• Encounter simple scenarios (when there’s no need for complex multiprocessing execution);
  • Deal with real-time applications;
  • Require long initialization time (such as dataset loading) with short computation time;
  • Experience complex communication; 
  • Your application includes only a few compute-intensive tasks.

Now let’s have a look at some scenarios in which multiprocessing has the advantage.

One such scenario is when you have large independent datasets with low dependencies between data entities, and you don’t need all of the data in the memory at the same time.

Let’s take, for example, financial derivatives, where you have end-of-day calculations for each stock. Each stock is a different data set and can have a separate process to compute the model. Another example is rendering, where you can break down the data into smaller chunks, and each movie frame will be computed by a different process.

And there’s the scenario when you have many calculations with small business units. Let’s take Sarine Technologies, for example. Sarine sells HW and software that runs tons of simulations on raw diamonds and other gems to find the best way to cut and generate the best revenue out of each piece. As millions of independent, parallel simulations can be executed for the sake of analyzing large diamonds, having the ability to run in a multiprocess manner allows Sarine Technologies to distribute the simulation processing to additional compute power in connected machines in the network or on the public cloud.

Streaming services also tend to be multiprocess. The Nvidia Shield, for example, is a set-top box that allows anyone to play high-quality heavy processing graphic games from the comfort of their couch using a remote farm of high-performance computers. The OnLive service is similar, enabling users to install the OnLive application on any machine. Netflix is another example that requires no elaboration. When the output is remote, we can always use load-balancing to ensure enough resources and back-end processes are available to serve the end-users according to dynamic demand.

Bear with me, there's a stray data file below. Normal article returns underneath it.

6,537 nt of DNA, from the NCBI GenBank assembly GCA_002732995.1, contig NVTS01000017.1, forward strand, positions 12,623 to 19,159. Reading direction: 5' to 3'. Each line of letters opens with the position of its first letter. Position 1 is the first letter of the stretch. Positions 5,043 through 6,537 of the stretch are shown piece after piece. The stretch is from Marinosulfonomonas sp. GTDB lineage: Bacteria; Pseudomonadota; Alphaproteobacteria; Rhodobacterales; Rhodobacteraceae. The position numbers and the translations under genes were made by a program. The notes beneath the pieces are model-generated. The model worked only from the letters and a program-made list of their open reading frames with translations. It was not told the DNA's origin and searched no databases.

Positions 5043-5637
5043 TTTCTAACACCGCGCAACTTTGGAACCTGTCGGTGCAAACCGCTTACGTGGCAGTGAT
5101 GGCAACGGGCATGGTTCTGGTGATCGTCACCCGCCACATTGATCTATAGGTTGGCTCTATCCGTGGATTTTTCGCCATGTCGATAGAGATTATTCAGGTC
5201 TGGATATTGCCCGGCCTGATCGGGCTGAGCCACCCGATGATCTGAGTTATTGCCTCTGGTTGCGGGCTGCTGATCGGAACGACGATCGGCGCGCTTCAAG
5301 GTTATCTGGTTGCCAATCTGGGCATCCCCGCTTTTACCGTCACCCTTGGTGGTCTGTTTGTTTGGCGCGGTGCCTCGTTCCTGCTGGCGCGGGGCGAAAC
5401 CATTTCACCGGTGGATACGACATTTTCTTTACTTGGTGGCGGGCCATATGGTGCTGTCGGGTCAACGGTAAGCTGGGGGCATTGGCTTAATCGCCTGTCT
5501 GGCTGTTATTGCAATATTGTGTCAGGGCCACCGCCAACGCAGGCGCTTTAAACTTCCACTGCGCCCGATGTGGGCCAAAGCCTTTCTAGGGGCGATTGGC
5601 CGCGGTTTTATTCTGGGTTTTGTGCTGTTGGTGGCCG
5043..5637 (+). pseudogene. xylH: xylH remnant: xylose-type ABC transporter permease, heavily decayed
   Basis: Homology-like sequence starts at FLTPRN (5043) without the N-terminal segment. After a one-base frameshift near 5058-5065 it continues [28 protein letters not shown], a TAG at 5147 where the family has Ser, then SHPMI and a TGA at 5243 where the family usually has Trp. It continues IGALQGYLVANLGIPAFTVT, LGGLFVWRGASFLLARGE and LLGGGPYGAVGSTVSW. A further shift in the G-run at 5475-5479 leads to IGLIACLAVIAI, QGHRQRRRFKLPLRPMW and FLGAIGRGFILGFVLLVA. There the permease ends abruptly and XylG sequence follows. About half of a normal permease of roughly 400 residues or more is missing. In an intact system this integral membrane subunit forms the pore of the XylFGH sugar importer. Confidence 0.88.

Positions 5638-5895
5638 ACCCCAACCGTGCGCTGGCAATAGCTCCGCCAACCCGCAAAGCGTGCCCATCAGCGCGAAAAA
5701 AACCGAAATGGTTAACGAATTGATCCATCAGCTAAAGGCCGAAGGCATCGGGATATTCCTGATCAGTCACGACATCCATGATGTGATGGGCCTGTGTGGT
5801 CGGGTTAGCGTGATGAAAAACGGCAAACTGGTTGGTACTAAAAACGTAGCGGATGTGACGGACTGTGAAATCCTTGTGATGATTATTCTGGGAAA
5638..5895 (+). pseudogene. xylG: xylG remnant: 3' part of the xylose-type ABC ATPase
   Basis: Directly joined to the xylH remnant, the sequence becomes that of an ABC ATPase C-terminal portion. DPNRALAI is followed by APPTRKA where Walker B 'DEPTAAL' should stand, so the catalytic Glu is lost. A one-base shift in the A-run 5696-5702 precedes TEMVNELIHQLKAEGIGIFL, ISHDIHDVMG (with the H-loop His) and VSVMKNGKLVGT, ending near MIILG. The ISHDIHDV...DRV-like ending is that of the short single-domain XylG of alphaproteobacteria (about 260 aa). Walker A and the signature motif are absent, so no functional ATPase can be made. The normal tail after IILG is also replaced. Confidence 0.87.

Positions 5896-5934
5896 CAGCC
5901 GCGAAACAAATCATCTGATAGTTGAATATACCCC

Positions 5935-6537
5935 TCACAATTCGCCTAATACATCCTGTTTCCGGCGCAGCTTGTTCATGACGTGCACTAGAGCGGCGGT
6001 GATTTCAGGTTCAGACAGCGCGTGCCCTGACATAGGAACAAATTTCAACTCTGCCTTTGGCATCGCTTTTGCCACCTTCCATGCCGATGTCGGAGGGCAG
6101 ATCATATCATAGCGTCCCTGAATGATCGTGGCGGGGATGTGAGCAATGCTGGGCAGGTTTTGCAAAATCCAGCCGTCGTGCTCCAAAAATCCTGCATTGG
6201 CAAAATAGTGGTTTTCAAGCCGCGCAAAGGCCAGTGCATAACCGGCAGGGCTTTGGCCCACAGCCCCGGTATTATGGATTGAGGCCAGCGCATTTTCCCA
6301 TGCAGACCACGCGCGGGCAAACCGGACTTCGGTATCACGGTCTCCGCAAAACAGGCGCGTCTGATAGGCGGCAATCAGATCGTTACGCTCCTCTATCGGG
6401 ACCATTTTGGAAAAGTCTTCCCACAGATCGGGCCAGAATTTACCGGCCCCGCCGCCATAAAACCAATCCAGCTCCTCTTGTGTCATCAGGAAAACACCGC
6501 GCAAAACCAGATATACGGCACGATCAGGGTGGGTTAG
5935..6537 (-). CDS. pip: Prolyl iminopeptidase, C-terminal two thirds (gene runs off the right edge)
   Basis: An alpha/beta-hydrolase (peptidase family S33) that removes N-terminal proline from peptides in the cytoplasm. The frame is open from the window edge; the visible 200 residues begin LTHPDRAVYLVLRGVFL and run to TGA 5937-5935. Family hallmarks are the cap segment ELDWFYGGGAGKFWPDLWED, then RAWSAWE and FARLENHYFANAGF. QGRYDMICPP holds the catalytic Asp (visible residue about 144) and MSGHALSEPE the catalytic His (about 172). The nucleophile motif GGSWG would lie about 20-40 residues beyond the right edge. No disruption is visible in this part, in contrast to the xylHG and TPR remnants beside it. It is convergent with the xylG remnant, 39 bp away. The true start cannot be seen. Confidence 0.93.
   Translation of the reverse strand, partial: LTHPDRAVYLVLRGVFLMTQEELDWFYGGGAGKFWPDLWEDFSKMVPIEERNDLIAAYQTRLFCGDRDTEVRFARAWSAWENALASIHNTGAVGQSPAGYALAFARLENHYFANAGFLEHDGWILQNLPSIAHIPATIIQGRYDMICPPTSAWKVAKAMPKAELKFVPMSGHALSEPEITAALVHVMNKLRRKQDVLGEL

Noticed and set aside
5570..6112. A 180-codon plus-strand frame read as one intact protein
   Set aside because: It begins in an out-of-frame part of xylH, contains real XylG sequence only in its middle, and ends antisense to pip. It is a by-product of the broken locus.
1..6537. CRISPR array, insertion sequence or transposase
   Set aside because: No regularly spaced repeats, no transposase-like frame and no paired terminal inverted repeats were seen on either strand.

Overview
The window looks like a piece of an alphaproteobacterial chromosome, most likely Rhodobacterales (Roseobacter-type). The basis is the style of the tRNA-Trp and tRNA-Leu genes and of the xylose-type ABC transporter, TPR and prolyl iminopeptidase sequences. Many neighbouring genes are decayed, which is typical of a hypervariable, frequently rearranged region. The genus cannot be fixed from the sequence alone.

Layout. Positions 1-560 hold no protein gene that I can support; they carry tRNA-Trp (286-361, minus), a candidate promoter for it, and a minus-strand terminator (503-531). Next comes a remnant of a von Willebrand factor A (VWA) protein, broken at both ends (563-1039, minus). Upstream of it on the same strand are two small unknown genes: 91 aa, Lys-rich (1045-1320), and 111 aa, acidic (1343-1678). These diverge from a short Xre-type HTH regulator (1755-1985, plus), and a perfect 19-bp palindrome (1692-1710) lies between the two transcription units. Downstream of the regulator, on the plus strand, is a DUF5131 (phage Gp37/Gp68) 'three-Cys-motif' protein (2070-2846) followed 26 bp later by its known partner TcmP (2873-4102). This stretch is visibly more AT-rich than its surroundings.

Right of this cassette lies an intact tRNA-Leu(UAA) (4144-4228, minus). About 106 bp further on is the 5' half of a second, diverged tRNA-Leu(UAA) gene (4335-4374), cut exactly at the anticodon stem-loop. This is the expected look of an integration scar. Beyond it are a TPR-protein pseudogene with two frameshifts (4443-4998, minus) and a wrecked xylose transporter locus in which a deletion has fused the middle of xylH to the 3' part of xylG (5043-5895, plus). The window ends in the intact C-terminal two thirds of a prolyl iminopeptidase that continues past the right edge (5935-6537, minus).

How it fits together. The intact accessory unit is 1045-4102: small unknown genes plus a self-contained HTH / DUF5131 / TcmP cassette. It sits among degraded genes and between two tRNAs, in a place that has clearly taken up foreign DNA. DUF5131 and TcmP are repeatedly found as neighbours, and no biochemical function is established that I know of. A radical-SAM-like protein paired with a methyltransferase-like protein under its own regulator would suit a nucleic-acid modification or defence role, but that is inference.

With the unlimited capacity offered by the public cloud today, if your software may require scaling in the future, it is highly advisable to make sure that the architecture fits the ability to scale to multiple hosts. The cloud also offers pricing models that are based on scale and usage, which can provide an additional source of revenue by your software.

So, to conclude, when going over the architectural considerations and choosing multithreading vs. multiprocessing, you can ask yourself the following questions:

  • Can my execution be broken down into many independent tasks?
  • Can the work be distributed over more than a single host?
  • Do I have large datasets I need to work with?
  • How much time would it take my customers to execute a big scenario – do I have large scenarios?
  • Do I have any special communication and synchronization requirements?
  • Dev complexity – will my software require complex locking? Can I avoid that? And how often should I expect problems such as race conditions, timing issues, sharing violations, etc., that will make my software development and maintenance complex and costly?
  • Do you want to scale processing performance by using the private or public cloud?

There are no magic answers here. This article is an invitation for a discussion with some relevant points to consider. With more than 25 years of managing and consulting software organizations, I found that starting such a discussion before diving into coding will save you a lot of frustration later on. It can even affect the success of your product as it matures and becomes more complex, with greater demand for computing abilities and scalability.

I hope that in bringing some of these aspects for your consideration, I’ve been able to foster these kinds of discussions in the design and development process.

Happy coding 🙂